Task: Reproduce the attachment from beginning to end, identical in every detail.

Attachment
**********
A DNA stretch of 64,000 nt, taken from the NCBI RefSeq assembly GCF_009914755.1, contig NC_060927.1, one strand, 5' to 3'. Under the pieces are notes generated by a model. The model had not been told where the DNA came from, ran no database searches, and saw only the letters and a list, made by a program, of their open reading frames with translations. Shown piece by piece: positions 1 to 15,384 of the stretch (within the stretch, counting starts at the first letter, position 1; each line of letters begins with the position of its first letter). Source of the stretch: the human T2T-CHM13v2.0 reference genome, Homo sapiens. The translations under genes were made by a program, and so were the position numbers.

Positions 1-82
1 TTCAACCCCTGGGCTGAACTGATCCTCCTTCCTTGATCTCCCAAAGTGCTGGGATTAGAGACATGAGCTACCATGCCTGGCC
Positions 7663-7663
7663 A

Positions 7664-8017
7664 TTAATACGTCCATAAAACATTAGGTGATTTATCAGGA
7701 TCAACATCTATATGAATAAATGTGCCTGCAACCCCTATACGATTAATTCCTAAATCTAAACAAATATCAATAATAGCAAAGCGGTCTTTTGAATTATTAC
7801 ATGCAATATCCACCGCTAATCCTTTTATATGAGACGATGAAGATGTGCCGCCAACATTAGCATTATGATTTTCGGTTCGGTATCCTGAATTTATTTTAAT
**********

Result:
A DNA stretch of 64,000 nt, taken from the NCBI RefSeq assembly GCF_009914755.1, contig NC_060927.1, one strand, 5' to 3'. Under the pieces are notes generated by a model. The model had not been told where the DNA came from, ran no database searches, and saw only the letters and a list, made by a program, of their open reading frames with translations. Shown piece by piece: positions 1 to 15,384 of the stretch (within the stretch, counting starts at the first letter, position 1; each line of letters begins with the position of its first letter). Source of the stretch: the human T2T-CHM13v2.0 reference genome, Homo sapiens. The translations under genes were made by a program, and so were the position numbers.

Positions 1-82
1 TTCAACCCCTGGGCTGAACTGATCCTCCTTCCTTGATCTCCCAAAGTGCTGGGATTAGAGACATGAGCTACCATGCCTGGCC
Positions 7663-7663
7663 A

Positions 7664-8017
7664 TTAATACGTCCATAAAACATTAGGTGATTTATCAGGA
7701 TCAACATCTATATGAATAAATGTGCCTGCAACCCCTATACGATTAATTCCTAAATCTAAACAAATATCAATAATAGCAAAGCGGTCTTTTGAATTATTAC
7801 ATGCAATATCCACCGCTAATCCTTTTATATGAGACGATGAAGATGTGCCGCCAACATTAGCATTATGATTTTCGGTTCGGTATCCTGAATTTATTTTAAT